From the stream junction you then need to head 380m up the right branch looking for a sheep fold.  We need to be a bit more aware of distance and direction now so will concentrate more (Amber Mode).

Let’s say, from the sheep fold you need to pace a distance on a bearing to a prominent stone.  Here full concentration is required (Red Mode).  This method allows us to move fast when the navigation is easy and slow down when we need to take care. The other benefit of this is you can leave a checkpoint quickly thereby not guiding in other runners.

Relocation – Or what to do when lost

Let’s be totally honest here, everyone gets lost at some time.

The main reasons for getting lost is nearly always complacency or not paying attention; leaving map and compass in your pocket or rucsac and not following the route.  How you recover will depend on how you navigated.  First of all stay calm and think it through.  Go over your 5 D’s.  Look back over your route.  How far have you travelled?  In what direction?  How long since you last looked at the map?  What have you seen?  From this alone and using your pace/time chart you should be able to narrow your location down a probable area.  Now, consider if you can see any obvious features that will be evident on the map?  Take a bearing down the fall line of the slope; does it match the probable area as shown on your map?  Maybe there is some high ground nearby that would afford a better view?  Can you plan a route to a big catching feature?  On the Kinder plateau for example, if you get lost you only need to travel 10-15 minutes north or south and you will find yourself on one of the edges and a safe route off.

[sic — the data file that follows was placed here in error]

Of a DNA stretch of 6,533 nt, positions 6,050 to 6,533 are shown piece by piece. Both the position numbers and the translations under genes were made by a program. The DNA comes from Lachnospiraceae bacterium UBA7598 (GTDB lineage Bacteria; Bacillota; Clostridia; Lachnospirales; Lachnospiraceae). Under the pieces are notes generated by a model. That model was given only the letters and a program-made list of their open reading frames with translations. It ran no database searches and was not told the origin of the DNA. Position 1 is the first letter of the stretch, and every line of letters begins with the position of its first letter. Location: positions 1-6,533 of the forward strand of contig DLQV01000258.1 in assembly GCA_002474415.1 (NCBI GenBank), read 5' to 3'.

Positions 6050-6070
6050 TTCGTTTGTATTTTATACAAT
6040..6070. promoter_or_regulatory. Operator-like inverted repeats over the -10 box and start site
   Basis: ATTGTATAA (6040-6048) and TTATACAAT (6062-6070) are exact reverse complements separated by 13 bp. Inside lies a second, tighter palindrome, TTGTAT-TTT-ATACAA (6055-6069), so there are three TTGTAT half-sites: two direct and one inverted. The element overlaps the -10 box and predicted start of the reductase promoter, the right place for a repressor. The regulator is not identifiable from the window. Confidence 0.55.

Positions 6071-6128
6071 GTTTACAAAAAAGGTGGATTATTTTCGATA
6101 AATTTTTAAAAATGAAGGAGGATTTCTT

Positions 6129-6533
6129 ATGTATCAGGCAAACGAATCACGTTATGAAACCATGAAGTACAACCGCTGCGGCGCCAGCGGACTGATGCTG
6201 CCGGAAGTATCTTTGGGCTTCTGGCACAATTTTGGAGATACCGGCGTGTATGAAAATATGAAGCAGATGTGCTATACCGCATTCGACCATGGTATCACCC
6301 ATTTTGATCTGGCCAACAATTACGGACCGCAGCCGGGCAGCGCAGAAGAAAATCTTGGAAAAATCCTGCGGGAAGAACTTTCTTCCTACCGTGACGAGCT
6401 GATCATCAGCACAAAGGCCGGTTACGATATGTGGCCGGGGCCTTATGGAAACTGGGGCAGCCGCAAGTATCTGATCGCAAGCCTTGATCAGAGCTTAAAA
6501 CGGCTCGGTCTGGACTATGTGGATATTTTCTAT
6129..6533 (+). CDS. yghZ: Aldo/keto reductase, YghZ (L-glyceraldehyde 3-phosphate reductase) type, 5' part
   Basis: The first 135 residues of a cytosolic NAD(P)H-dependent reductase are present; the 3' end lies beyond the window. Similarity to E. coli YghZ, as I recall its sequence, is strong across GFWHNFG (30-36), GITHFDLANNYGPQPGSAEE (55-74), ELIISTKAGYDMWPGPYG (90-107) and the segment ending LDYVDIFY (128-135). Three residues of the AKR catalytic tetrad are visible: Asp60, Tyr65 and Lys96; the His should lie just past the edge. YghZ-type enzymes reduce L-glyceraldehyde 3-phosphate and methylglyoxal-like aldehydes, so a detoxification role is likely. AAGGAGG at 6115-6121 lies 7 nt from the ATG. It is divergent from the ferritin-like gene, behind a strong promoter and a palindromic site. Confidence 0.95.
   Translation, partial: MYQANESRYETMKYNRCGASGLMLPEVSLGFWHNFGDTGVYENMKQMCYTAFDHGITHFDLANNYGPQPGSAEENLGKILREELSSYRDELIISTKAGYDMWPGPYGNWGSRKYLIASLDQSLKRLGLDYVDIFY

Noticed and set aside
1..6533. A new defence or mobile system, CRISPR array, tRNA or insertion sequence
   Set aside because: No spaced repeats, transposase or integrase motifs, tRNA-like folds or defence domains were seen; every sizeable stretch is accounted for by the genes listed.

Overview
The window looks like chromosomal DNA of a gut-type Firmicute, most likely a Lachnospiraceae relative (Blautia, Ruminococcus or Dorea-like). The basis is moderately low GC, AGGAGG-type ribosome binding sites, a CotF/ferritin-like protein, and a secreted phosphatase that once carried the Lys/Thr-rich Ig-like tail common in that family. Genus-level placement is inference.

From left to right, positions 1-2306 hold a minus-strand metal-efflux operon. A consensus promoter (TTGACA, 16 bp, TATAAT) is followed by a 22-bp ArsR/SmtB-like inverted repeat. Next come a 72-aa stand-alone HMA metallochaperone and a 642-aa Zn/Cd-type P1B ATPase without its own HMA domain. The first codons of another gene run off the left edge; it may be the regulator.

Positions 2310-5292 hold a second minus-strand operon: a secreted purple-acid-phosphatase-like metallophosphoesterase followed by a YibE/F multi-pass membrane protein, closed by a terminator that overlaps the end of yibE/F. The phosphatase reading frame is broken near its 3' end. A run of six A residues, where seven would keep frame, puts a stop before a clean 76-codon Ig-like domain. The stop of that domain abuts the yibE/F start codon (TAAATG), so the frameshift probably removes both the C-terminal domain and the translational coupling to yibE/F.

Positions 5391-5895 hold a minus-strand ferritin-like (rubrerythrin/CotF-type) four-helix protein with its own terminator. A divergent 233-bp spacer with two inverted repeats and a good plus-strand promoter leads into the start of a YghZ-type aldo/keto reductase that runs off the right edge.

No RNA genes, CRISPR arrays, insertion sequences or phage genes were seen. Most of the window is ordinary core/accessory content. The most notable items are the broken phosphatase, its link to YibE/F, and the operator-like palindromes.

In good visibility it is possible to relocate using a technique called a Resection.
Find at least 2, preferably 3, obvious identifiable features and sight a bearing on them as described earlier.  The bearings should cross at the same point, however, what is more likely is you get a small triangle.  Your position will be within the triangle.

Putting it in to practice

Most of our medium and long race routes require navigational ability, even those where the route is fixed.  Navigating over the hills requires some skill and simply following someone else is not only risky in terms of your final position but can be dangerous should you get split off from the group. How many times do we read that a runner went the wrong way and took 20 runners with him/her. The way to avoid this is do it yourself, with confidence.

Mark up your map with the bearings off the tops or from checkpoints points.  Note distances to turns and what you will see on your way there.   Some of my maps have secret trods marked on them that I’ve found on reccies

When you mark you map up try and avoid writing on the route itself however as you doing so coule obscure a useful feature.  Try not to mark a check point with a dot or a cross, draw an arc around them, leaving the route in the opening (imagine a letter C)

If you have specific questions please get in contact and I’ll do my best to respond promptly.

Article credits to Ian Winterburn of Everythingoutdoors